Flash in the Pan

A Quarterly Posting at Tiny Lights

Googling Myself

by Arlene L. Mandell

I know, it seems a little self-involved to Google "Arlene L. Mandell." It's definitely eerie to read page after page about myself, especially since the listings often includes another Arlene Mandell who appeared in the film "Baby Boom" in 1988.

My home address and phone number are in Google now, thanks to my joining the Poets & Writers directory. I've never joined Facebook because I don't need to tell near-strangers, the 167 "friends" I'd quickly acquire, what I ate for breakfast - grilled cheese and tomato on wheat bread, if you must know.

A creepy data base that I never heard of before states my age (68), my husband's full name - Lawrence W. Mandell - and for a $.95 fee will reveal my estimated annual income. I'm curious to know the answer to that, but don't want to become a dollar poorer to find out. That Intel-something-or-other source lists my previous addresses as Englewood, NJ, and East Hampton, NY (true) but missed Closter, NJ, where I lived for thirteen years and added a fictitious Denver, CO residence.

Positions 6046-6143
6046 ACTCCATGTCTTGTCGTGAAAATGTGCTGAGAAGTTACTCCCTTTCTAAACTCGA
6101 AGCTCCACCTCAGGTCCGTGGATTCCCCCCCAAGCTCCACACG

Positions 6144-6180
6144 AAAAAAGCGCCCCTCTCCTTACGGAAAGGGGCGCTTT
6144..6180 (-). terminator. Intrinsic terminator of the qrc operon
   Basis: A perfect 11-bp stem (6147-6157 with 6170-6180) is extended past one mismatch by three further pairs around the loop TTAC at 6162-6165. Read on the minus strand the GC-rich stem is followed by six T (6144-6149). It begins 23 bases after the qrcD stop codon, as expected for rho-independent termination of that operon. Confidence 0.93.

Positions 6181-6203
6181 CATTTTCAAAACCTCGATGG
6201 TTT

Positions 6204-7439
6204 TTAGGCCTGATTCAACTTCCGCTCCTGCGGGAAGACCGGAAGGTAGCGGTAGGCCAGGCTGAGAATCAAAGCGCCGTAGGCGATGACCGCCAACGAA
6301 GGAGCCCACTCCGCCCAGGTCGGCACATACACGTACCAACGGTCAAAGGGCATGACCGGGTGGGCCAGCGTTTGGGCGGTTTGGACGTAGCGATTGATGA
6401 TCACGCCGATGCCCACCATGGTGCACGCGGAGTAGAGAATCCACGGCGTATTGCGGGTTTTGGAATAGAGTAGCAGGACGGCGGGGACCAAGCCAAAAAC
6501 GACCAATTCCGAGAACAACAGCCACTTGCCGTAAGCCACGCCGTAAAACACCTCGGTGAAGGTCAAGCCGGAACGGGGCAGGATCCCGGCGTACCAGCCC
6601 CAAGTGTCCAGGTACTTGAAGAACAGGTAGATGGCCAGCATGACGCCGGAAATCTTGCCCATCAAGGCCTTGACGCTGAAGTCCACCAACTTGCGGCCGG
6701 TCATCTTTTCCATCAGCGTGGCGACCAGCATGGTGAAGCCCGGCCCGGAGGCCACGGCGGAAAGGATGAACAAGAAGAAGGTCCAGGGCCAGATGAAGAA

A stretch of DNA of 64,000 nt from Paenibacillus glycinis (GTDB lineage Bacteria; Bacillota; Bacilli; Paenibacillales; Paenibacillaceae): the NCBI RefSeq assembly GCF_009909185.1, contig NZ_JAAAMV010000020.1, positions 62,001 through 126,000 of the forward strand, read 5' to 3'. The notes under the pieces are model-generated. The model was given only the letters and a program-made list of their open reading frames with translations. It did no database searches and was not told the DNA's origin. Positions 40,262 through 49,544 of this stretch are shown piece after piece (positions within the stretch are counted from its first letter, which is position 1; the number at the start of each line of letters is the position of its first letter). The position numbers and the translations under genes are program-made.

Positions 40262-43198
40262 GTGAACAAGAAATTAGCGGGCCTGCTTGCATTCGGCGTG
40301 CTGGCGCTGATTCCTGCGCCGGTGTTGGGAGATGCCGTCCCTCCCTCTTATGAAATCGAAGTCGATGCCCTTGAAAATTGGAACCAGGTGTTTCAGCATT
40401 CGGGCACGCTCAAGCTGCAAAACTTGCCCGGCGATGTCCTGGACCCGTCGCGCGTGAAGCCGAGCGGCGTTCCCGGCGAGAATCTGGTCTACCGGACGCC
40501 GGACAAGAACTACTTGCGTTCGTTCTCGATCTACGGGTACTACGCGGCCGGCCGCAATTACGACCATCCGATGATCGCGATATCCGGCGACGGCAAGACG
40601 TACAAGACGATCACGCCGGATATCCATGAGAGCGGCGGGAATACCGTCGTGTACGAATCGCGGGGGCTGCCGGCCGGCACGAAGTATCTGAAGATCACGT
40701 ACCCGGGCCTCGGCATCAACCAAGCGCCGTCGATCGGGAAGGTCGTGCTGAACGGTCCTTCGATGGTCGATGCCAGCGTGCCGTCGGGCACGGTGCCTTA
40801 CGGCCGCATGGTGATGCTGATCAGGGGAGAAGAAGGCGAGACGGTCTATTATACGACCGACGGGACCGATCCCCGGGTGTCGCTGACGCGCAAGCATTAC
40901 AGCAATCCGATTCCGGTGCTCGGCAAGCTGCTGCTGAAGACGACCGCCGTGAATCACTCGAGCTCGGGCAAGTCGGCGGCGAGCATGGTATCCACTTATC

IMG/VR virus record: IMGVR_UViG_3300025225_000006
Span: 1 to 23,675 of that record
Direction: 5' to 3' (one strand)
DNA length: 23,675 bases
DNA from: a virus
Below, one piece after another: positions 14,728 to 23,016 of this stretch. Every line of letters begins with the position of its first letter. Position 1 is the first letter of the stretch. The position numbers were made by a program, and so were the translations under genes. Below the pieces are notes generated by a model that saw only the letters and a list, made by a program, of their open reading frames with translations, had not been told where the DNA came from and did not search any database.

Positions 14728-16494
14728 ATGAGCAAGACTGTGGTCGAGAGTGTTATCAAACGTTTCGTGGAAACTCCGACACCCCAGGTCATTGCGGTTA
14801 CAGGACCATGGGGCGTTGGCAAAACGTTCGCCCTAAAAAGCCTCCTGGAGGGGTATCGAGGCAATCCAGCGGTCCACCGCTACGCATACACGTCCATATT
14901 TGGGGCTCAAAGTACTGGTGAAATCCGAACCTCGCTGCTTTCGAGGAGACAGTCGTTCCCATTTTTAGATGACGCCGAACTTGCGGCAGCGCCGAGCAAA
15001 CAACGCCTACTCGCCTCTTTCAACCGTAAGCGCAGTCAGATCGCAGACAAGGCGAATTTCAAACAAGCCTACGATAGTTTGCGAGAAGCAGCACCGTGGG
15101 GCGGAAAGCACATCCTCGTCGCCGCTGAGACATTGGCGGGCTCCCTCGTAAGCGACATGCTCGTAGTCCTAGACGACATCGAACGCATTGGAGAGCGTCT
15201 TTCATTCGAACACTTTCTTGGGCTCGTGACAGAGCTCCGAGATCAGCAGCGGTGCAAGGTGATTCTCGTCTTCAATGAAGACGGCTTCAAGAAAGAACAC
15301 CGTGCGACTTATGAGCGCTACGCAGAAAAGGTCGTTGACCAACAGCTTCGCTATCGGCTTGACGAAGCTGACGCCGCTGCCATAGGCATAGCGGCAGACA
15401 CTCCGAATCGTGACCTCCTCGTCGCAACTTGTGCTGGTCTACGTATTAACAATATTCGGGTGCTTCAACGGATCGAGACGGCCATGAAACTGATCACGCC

Much of this information is gleaned and assembled to make money from data that's already out there. But I'm uncomfortable knowing some miscreant might research my entire life with a few clicks, even uncover some risque poem I wrote thirty years ago.

Of course, most of the eight pages of listings still represent only glimpses of my life. If you follow the on-line links to my various poems and essays, you can learn that I was a shy child, am terribly allergic to poison oak, and have three pets - Gatsby, Maxwell and Ringo.

What if someone, maybe even you, wants to kidnap one of my pets and hold him for ransom? If you call Ringo's name - he's the Havanoodle, not the Golden Retriever -- followed by the word "ferret," he'll come running to get his favorite toy and will follow you anywhere as long as you keep tossing biscuits bits with the command "find it!" But I suspect you already know this.

With a few clicks, I'll soon know as much about you as you do about me.

Arlene L. Mandell has recently finished an e-book, Scenes from Hemlock Street: A Brooklyn Memoir, which reveals details about her parakeet, Ricky Ricardo Kostick, and the what happened when Joey kissed her in front of her father and Mr. Schwartz, the milkman.

Nineteenth Flash

Ode To Momma And The Stages Of Grief by Laura Blatt
Off Mulberry Lane by Janet Jennings
Jigsaw Puzzle by Ray Scanlon
A Hard Road by Mike Berger
Wildflower Field by Lynda Crane
Fruition Heart Song: Poetic Prose by Carolyn Reed Hanks

Back to Flashes